Know Your Machine

A gem of a guest article- supplied by American National- author unknown.

What is the best way to make a point or get a message across to a reader? Well, using a past experience to tell a story and use that to convey your message is one of the best ways to drive home an idea to ponder. Humor is also a great way to deliver your message even if you are using someone else as the subject of your story, in this case my brother.

 Stick with me for a bit here because there is a point to my childhood story. My brother and I had a great childhood back in the late 60’s and early 70’s. No television or video games especially no cell phones. We had to make our own fun. Our childhood home was located at the end of a long street with a very long driveway. We had a game or contest if you will where each one of us would ride our bicycle from the end of the street as fast as we could and down the driveway and slam the brakes to see who could stop the closest to the garage door without hitting it. We thought it was pretty much the same thing as landing a jet fighter on an aircraft carrier without going over the end of the ship. By the way, who needed a helmet? We were daredevils. One afternoon, I was really on my game and had posted some pretty good results. I was consistently beating my older brother skid after skid closer and closer to a pending emergency room visit. In those days bicycles had a foot brake that allowed you to jam the pedal backwards for an incredible skid with black tread marks screeching down the pavement. My brother grew angry that I was simply dominating him run after run.

 Here is where it gets really good. Recently my oldest brother had his bicycle converted to hand brakes. My brother decided to go get the oldest brother’s bike and use it because it was much faster than anything we had. So, there he is, at the end of the street fixed with determination to win and a machine well equipped to do the job. As he made the slight turn from the street to the driveway, I could see the joy in his face that he knew I was done. He pushed the outside of the envelope to its extreme and was past the critical point of hitting the brakes. Then it happened, time to execute emergency braking procedures. He violently stomped his foot backwards , forgetting this was now a hand brake machine, and only got the spin and clicking you get with a hand brake bike. In a moment of sheer terror that seemed to last a lifetime, the horrid look on his face when he realized his absolute error in forgetting the hand brake has stuck in my mind forever. The crash was indeed impressive. By the time I gathered myself from uncontrollable laughter, he was just coming too, the bike was halfway through the garage door and the front wheel was missing. Wow, I thought, you win.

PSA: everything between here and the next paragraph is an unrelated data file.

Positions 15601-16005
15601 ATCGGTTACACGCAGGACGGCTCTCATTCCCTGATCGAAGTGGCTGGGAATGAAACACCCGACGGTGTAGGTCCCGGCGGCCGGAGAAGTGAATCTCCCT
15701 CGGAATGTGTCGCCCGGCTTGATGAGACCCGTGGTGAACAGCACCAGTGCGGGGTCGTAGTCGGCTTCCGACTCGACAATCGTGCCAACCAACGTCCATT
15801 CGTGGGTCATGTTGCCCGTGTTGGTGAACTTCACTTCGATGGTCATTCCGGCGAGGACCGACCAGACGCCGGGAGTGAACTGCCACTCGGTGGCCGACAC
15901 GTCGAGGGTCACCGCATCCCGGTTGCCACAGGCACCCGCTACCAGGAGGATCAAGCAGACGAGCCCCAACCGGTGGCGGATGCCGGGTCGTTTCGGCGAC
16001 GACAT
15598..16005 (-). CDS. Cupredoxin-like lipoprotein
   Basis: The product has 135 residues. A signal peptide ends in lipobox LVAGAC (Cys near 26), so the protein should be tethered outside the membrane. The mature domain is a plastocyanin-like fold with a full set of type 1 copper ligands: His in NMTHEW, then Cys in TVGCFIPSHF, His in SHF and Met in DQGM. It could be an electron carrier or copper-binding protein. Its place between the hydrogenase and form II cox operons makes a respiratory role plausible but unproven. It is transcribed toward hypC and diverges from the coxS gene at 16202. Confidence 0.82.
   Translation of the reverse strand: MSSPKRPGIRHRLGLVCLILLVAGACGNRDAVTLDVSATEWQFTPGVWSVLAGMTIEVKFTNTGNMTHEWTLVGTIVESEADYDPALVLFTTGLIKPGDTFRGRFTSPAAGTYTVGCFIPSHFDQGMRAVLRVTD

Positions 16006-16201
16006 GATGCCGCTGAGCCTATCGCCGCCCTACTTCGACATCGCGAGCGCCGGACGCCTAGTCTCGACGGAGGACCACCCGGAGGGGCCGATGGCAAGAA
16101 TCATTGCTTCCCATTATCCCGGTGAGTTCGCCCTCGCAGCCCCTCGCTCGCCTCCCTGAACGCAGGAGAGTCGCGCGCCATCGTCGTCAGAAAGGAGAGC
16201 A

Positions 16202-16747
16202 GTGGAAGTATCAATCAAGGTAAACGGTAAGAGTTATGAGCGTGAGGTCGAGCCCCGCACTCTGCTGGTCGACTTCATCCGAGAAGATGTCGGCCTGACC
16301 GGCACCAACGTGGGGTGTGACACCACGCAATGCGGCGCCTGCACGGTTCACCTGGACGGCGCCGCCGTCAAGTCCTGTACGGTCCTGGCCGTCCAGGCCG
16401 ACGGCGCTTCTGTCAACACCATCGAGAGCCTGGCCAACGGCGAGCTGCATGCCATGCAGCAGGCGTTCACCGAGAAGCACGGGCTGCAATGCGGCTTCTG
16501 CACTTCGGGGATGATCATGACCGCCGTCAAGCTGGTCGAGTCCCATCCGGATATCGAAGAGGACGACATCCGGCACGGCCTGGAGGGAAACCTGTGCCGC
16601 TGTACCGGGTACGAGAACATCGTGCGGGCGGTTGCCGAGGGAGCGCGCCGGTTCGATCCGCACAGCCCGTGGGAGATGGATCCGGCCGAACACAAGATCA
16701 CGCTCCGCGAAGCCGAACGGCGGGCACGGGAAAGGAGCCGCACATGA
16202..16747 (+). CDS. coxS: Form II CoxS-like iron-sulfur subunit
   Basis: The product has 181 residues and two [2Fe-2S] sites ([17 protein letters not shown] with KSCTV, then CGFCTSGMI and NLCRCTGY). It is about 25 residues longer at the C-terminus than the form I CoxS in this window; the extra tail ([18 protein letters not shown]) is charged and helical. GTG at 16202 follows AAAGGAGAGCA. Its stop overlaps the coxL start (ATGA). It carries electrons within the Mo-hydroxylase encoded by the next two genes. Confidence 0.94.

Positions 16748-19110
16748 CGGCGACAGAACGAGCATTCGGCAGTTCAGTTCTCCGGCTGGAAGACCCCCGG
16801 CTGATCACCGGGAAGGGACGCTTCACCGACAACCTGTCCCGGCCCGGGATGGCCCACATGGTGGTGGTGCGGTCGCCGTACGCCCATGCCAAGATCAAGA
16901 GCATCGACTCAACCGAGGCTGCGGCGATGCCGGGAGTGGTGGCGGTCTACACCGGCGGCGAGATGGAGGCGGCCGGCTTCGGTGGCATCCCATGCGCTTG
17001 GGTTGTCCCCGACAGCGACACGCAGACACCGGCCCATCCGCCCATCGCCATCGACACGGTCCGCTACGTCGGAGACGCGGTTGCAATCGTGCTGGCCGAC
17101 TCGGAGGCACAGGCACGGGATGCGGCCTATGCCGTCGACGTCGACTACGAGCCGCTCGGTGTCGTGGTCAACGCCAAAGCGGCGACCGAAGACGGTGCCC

So what does this have to do with insurance? Well not much. What it does do is point out the importance of knowing all the small details of your instruments, tools, products. When you reach a critical pinnacle with your clients as in claim time, retirement, benefit rider acceleration, you do not want that look of sheer terror my brother had in his face when he realized no foot brakes. Clients are expecting you to be the expert. You need to know every detail of the products or you may wind up stuck in the garage door missing a front wheel.

About Jeffrey Berson

40 years in and around the industry has made Insurance a part of my DNA. I have had the pleasure of working with and for some of the greatest minds in our industry. My "Bersonal" View is an attempt to capture some of the best ideas, the best concepts and the best practices in a way that can lead to success for others. It will certainly be my point of view, so please...don't take it "Bersonal".
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